But by organizing your entire retail operation from end to end, you will have direct access to your brand’s customer touchpoints, which are prime spots for gathering data and insights into customer’s shopping habits and their desires.

 

4 Fulfillment Challenges DTC Companies May Face

 

4 Fulfillment Challenges DTC Companies May Face

 

Inability to Run a Direct-to-Consumer Fulfillment Operation

 

While the DTC business model offers many perks, overseeing the entirety of a fulfillment operation can be challenging for retailers, especially small and new business owners.

To manage it effectively, you will need a capable internal team and an expert fulfillment team to coordinate operations and handle issues that may arise as the various workloads aren’t being handled by partner distributors or retailers.

 

Scaling Can Be Tricky

 

Generally, new DTC companies can handle ecommerce fulfillment for themselves. But as the scope of operations grows and order volumes increase, they fall prone to sudden mishaps that can result in the sudden collapse of business operations.

This results in delays in handling inventory, processing returns, and fulfilling orders, which reduces customer satisfaction. When this happens, your business reputation falls and you lose customers as a result. But with the right assistance, brands like yours can mitigate these issues.

 

Pressure for Free and Fast Delivery

 

Thanks to Amazon Prime’s 2-day shipping, customers have grown to expect fast and free delivery as a standard service from retailers.

Because of this, you may need to fulfill your orders from distributed locations of warehouses to store inventory closer to customers and enhance shipping speed.

Moreover, to meet customer’s expectations, you can create the illusion of free shipping by including the cost of shipping in the product and offering bundles or minimum spending thresholds for shoppers to qualify for free shipping.

 

Handling Increasing Returns

 

Returns management is the process of collecting, processing, and refurbishing returned products in order to prepare them for resale.

Given customer’s expectations of no-frill, no questions asked returns, your DTC company will need to be able to handle returns as effectively as customer orders.

These may mean covering shipping costs, offering returns tracking, streamlining your returns authorization process, and maintaining close communication with customers throughout the returns process, all of which may result in more costs, smaller profits and even losses.

Further on in this post, we’ll talk about some ways you can mitigate the cost of returns.

 

8 Game Changing DTC (Direct to Consumer) Fulfillment Strategies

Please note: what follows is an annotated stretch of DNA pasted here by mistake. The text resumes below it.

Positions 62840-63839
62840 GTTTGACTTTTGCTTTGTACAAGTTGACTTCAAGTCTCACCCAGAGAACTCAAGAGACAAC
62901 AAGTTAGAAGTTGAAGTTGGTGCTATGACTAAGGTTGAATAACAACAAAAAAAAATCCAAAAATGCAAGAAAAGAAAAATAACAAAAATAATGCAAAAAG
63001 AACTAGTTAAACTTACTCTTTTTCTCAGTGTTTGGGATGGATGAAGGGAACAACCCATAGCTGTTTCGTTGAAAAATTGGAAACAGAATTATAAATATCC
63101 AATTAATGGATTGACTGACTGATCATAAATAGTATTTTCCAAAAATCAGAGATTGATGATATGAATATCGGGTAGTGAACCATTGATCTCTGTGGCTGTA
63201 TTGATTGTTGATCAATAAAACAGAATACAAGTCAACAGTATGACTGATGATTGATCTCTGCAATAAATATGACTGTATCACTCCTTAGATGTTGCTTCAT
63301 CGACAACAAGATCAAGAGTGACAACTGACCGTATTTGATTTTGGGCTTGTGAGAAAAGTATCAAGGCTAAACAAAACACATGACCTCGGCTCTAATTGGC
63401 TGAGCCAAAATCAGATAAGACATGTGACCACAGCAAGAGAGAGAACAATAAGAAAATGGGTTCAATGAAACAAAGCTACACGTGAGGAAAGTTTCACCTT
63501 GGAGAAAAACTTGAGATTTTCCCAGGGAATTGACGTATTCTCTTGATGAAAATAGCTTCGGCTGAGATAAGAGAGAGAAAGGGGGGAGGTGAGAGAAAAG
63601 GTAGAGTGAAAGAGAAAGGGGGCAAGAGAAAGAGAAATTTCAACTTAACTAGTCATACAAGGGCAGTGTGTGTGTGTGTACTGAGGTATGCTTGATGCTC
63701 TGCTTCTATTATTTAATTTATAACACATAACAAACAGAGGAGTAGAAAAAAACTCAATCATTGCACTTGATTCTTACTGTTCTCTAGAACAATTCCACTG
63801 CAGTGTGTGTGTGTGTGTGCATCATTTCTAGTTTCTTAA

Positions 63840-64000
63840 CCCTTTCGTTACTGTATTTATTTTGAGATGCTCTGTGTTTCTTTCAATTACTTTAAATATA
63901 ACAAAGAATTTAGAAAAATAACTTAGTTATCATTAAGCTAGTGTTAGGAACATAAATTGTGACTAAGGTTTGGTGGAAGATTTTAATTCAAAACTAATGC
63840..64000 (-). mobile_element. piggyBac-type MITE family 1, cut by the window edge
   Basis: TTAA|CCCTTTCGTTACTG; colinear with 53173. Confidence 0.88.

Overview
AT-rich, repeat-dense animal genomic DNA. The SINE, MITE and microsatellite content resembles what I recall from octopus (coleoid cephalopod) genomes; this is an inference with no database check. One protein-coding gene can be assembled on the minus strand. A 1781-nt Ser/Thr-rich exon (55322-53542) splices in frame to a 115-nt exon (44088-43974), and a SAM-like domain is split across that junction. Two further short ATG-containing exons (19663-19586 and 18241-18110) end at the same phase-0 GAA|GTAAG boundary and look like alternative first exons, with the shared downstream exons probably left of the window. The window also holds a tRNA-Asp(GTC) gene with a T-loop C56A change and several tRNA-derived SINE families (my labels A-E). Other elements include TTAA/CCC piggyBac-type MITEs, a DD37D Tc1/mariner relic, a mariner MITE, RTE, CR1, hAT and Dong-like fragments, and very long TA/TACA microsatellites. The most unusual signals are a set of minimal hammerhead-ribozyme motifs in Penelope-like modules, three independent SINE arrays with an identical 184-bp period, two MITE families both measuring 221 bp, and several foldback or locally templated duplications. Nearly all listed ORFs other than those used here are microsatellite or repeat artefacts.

8 Game Changing DTC Fulfillment Strategies

 

Prioritize Demand Forecasting

Demand forecasting is the process of predicting customer demand for products by analyzing trends, historical data, seasonality, and other external factors. 

Practicing demand forecasting is essential for your business to find the balance between costly overstocking and missing sales opportunities due to stockouts.

Also, accuracy at this stage is crucial for making informed production and inventory management decisions, especially in the apparel industry, where fashion trends quickly change based on consumer preferences, seasonal patterns, and simply what’s popular.

To put things in perspective, consider these two inventory situations. In both cases the sales velocity, total sales and time frame are the same. But as you can see the Cost Per Bin/Month for the efficient inventory is one-third the cost paid by the inefficient inventory.

 

Prioritize Demand Forecasting

 

Cost-effective Returns Management

 

High returns rates are a troubling issue for clothing retailers. According to Coresight Research, consumers return 24% of clothes they buy online, owing to discrepancies in size, color and product quality. And, mainly, the inability of shoppers to see or feel a product before they buy it.

As the number of orders your store receives grows, so does the number of possible returns, making it essential to avoid losing profit by managing returns as effectively as possible. When framing your returns policy, it will be best to include:

  • A defined time window for returns, such as 30 days, 90 days, etc.
  • Expected condition of products, such as unopened, with seals or tags intact, etc.
  • Necessary documents for returns, such as purchase receipts.

Wish to learn how to write a returns policy that minimizes losses and can keep money flowing in your business? Go check out this returns policy guide from Shopify.

 

Distribute Inventory Locations

 

Some retail companies use one central warehouse to store all their inventory while others rely on multi-node networks that strategically place SKUs nearby customer hubs.

 

Distribute Inventory Locations

 

When choosing warehouse locations, know that shipping carriers charge prices based on shipping zones.